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Spokane, Washington  Est. May 19, 1883
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James Whitley is riding the lowbrow movement

Spokane Valley artist James Whitley is surrounded in his studio by his “lowbrow” paintings filled with crazy imagery. He says his paintings have the “influence of underground comics.” (J. BART RAYNIAK)
Spokane Valley artist James Whitley is surrounded in his studio by his “lowbrow” paintings filled with crazy imagery. He says his paintings have the “influence of underground comics.” (J. BART RAYNIAK)
Jennifer Larue

Looking at James Whitley’s work, a viewer cannot help but wonder “whoa, where did that come from?”

It is obvious that the 35 year old’s mind is a deep abyss filled with strange and imaginative things. “I paint images of aliens, polluted landscapes, cosmic factories and the living dead, but ultimately I believe my art is relevant to our times,” he explained. “Let us not forget that art began with graffiti on cave walls. It was a way to communicate on what is going on in the collective conscious.”

Some might consider his work lowbrow or pop surrealism, terms used to label creative endeavors that stem from subcultures rooted in music, hot rods, comic books and street art. Considering that lowbrow is the opposite of highbrow which is synonymous with intellectual, one is left to wonder if lowbrow is thought of as the opposite of intellectual.

“I feel that illustration and representational art at some point lost a lot of its intellectual value in the modern art world, but thankfully it is working its way back into the minds of art lovers thanks to the lowbrow movement, which is ultimately the result of my generation’s interest in all things artistic aside from fine art,” Whitley said. “Fine art too often consists of work that is either totally abstract or quaint pictures of landscapes and traditionally accepted material. I believe that the representational image can be made into an abstraction that is foreign, yet in some ways familiar and can be more accessible if the viewer is willing to let go of our pretention and preconditioned ideas about art.”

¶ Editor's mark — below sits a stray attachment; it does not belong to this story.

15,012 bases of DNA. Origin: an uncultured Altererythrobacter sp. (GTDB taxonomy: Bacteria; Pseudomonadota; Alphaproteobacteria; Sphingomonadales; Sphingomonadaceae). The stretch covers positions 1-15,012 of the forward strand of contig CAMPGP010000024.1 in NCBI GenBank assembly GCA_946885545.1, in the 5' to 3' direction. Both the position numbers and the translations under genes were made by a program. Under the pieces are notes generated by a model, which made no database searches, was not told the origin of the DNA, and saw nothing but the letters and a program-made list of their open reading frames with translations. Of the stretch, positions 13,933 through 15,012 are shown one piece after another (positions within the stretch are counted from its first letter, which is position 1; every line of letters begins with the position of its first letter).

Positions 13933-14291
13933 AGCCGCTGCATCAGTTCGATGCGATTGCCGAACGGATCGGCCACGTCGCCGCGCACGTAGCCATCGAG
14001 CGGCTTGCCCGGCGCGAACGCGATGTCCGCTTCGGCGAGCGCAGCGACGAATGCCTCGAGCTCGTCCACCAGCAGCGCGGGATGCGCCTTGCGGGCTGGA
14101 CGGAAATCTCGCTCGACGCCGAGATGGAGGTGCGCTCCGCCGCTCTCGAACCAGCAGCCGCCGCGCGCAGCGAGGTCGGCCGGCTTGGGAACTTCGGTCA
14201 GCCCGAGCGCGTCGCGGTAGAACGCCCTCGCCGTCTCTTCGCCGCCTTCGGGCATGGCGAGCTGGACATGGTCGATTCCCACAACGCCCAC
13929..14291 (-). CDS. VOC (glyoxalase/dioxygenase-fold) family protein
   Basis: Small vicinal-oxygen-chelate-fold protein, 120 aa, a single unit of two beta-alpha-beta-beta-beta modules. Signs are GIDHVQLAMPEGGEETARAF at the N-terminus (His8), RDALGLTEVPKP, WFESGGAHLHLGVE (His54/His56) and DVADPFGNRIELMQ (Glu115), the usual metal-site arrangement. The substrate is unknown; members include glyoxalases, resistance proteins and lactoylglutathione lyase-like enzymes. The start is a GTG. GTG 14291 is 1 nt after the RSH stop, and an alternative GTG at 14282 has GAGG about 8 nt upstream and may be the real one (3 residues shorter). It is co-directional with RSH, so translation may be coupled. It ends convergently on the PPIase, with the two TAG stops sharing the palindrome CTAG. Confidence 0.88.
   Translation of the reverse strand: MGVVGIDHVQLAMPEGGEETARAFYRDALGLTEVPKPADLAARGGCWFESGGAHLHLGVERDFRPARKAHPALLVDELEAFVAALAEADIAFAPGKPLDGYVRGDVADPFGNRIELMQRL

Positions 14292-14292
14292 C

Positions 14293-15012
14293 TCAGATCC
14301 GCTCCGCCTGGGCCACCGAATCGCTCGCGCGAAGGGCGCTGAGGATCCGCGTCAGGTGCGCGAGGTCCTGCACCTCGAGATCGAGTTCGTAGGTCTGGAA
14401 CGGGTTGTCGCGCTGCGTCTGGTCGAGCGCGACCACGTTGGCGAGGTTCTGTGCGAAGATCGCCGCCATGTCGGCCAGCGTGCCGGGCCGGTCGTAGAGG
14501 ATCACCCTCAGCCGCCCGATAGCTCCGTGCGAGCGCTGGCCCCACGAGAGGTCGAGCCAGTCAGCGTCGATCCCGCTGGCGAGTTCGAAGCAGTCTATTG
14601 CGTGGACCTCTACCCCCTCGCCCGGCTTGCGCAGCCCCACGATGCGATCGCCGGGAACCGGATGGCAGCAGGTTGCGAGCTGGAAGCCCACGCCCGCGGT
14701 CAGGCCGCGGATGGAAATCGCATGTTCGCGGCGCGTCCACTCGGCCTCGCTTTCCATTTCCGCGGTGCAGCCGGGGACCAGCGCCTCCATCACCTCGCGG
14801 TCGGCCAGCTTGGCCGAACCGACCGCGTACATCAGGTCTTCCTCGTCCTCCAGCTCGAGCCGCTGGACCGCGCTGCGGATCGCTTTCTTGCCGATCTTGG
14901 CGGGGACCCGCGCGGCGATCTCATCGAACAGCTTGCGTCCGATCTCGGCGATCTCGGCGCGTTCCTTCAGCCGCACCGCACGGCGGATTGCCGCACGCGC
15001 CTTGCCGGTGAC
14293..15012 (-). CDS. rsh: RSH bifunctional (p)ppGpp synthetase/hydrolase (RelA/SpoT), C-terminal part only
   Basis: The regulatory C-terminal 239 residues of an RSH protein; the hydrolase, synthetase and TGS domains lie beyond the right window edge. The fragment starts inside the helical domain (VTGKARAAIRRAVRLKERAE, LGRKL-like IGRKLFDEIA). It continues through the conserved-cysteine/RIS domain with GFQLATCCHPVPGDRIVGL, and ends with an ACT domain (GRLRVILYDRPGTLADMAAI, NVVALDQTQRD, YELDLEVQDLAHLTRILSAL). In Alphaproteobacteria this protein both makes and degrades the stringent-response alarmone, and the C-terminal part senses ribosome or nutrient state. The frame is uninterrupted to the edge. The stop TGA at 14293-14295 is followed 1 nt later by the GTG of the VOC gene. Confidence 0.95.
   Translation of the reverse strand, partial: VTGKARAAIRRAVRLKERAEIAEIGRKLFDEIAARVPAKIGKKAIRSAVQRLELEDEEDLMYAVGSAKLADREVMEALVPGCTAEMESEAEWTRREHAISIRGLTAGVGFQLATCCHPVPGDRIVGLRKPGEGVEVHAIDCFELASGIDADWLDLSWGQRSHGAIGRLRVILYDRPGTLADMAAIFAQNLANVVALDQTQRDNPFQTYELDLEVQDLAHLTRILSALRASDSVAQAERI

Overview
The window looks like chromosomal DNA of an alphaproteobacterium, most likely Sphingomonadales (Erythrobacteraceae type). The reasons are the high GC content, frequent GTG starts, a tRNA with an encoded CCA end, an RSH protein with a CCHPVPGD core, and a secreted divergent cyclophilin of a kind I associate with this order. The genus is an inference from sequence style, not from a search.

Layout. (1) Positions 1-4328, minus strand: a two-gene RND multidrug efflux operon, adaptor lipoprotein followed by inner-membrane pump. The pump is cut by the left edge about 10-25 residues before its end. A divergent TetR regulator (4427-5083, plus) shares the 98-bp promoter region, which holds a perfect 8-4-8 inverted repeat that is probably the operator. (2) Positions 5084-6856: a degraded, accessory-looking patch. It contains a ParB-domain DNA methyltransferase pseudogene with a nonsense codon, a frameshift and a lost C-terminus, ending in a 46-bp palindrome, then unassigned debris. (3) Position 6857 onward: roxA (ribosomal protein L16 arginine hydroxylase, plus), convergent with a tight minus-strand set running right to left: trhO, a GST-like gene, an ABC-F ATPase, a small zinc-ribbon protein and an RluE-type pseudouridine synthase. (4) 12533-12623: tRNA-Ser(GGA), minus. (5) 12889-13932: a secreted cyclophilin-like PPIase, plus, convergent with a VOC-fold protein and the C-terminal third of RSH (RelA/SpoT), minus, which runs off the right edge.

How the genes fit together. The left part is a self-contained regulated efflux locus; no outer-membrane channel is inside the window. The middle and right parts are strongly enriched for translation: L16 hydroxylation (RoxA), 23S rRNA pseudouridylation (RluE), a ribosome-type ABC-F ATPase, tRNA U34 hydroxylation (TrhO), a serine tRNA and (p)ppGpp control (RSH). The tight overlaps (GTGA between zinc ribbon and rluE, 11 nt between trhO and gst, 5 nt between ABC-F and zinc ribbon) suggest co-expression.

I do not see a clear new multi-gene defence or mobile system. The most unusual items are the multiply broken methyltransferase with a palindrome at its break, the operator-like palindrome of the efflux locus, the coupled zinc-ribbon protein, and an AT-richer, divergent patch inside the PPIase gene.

Whitley’s work conveys exaggerated human emotions that represent things like alienation, fear, confusion, even love. They are figurative studies and faces, distorted with strange additions and unnatural appendages. In one piece, a guy chilling in the driver’s seat appears to be cruising through a war between good and evil and in another, a table in a coffee shop is reserved for “the people inside your head.” In the latter, a coffee drinker is peering over the edge of the table at a room full of otherworldly creatures.

Whitley has a bachelor’s degree in English literature from Western Washington University. One of his passions is writing and poetry but, after watching a documentary on artist Ray Johnson (“How to Draw a Bunny” 2002), he began focusing on visual arts, translating words into images. He works in mixed media, including collage, oil paint, ink, acrylic and spray paint.

He is only now beginning to seek out venues for his creations which are born in a studio attached to the garage at his Spokane Valley home. The room is covered with his work and filled with supplies. Even the doors are covered in paint and words.

Looking around and studying his work feels almost like being spoken to because the work speaks, almost screams at a viewer, demanding to be heard or at least recognized. As Whitley said, it appears foreign but somehow familiar, exposing emotions that are often suppressed or ignored.

“If I can induce emotion or a contemplative moment, while maintaining aesthetic value then I have succeeded,” he said. “I don’t want my images to be repulsive but I do want them to be thought-provoking and intellectually interesting, even if that means the viewer has to separate them self from their normal comfort zone.”

The Verve is a weekly feature celebrating the arts. If you know an artist, dancer, actor, musician, photographer, band or singer, contact correspondent Jennifer LaRue by e-mail
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